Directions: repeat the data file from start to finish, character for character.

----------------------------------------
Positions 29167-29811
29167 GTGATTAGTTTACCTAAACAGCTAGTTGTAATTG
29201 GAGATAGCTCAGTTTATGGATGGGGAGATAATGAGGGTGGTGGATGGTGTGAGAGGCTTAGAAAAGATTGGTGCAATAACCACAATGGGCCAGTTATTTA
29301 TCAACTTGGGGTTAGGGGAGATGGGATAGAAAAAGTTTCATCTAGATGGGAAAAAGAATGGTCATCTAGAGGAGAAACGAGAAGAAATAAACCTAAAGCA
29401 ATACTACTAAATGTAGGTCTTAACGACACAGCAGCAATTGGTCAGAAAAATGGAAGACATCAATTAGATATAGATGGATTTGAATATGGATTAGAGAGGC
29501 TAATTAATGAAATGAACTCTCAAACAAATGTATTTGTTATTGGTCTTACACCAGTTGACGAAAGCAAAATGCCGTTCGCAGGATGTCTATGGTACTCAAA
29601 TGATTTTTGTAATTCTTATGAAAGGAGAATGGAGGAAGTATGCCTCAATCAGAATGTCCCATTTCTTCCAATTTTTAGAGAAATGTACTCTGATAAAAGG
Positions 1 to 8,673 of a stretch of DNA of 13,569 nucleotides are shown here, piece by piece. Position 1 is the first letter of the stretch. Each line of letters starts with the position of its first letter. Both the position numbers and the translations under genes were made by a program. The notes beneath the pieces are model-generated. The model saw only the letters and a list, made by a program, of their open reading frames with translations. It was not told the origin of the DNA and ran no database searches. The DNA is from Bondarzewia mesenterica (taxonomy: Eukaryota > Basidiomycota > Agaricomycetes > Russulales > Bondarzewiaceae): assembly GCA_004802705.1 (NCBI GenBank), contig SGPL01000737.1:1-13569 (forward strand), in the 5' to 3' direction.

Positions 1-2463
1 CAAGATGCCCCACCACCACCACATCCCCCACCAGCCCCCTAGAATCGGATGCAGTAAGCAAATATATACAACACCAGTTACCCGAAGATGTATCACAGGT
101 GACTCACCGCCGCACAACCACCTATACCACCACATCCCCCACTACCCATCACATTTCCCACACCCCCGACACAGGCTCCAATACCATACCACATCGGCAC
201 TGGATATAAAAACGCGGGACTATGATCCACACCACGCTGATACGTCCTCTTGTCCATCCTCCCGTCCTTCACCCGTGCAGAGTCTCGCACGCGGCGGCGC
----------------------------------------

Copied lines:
Positions 29167-29811
29167 GTGATTAGTTTACCTAAACAGCTAGTTGTAATTG
29201 GAGATAGCTCAGTTTATGGATGGGGAGATAATGAGGGTGGTGGATGGTGTGAGAGGCTTAGAAAAGATTGGTGCAATAACCACAATGGGCCAGTTATTTA
29301 TCAACTTGGGGTTAGGGGAGATGGGATAGAAAAAGTTTCATCTAGATGGGAAAAAGAATGGTCATCTAGAGGAGAAACGAGAAGAAATAAACCTAAAGCA
29401 ATACTACTAAATGTAGGTCTTAACGACACAGCAGCAATTGGTCAGAAAAATGGAAGACATCAATTAGATATAGATGGATTTGAATATGGATTAGAGAGGC
29501 TAATTAATGAAATGAACTCTCAAACAAATGTATTTGTTATTGGTCTTACACCAGTTGACGAAAGCAAAATGCCGTTCGCAGGATGTCTATGGTACTCAAA
29601 TGATTTTTGTAATTCTTATGAAAGGAGAATGGAGGAAGTATGCCTCAATCAGAATGTCCCATTTCTTCCAATTTTTAGAGAAATGTACTCTGATAAAAGG
Positions 1 to 8,673 of a stretch of DNA of 13,569 nucleotides are shown here, piece by piece. Position 1 is the first letter of the stretch. Each line of letters starts with the position of its first letter. Both the position numbers and the translations under genes were made by a program. The notes beneath the pieces are model-generated. The model saw only the letters and a list, made by a program, of their open reading frames with translations. It was not told the origin of the DNA and ran no database searches. The DNA is from Bondarzewia mesenterica (taxonomy: Eukaryota > Basidiomycota > Agaricomycetes > Russulales > Bondarzewiaceae): assembly GCA_004802705.1 (NCBI GenBank), contig SGPL01000737.1:1-13569 (forward strand), in the 5' to 3' direction.

Positions 1-2463
1 CAAGATGCCCCACCACCACCACATCCCCCACCAGCCCCCTAGAATCGGATGCAGTAAGCAAATATATACAACACCAGTTACCCGAAGATGTATCACAGGT
101 GACTCACCGCCGCACAACCACCTATACCACCACATCCCCCACTACCCATCACATTTCCCACACCCCCGACACAGGCTCCAATACCATACCACATCGGCAC
201 TGGATATAAAAACGCGGGACTATGATCCACACCACGCTGATACGTCCTCTTGTCCATCCTCCCGTCCTTCACCCGTGCAGAGTCTCGCACGCGGCGGCGC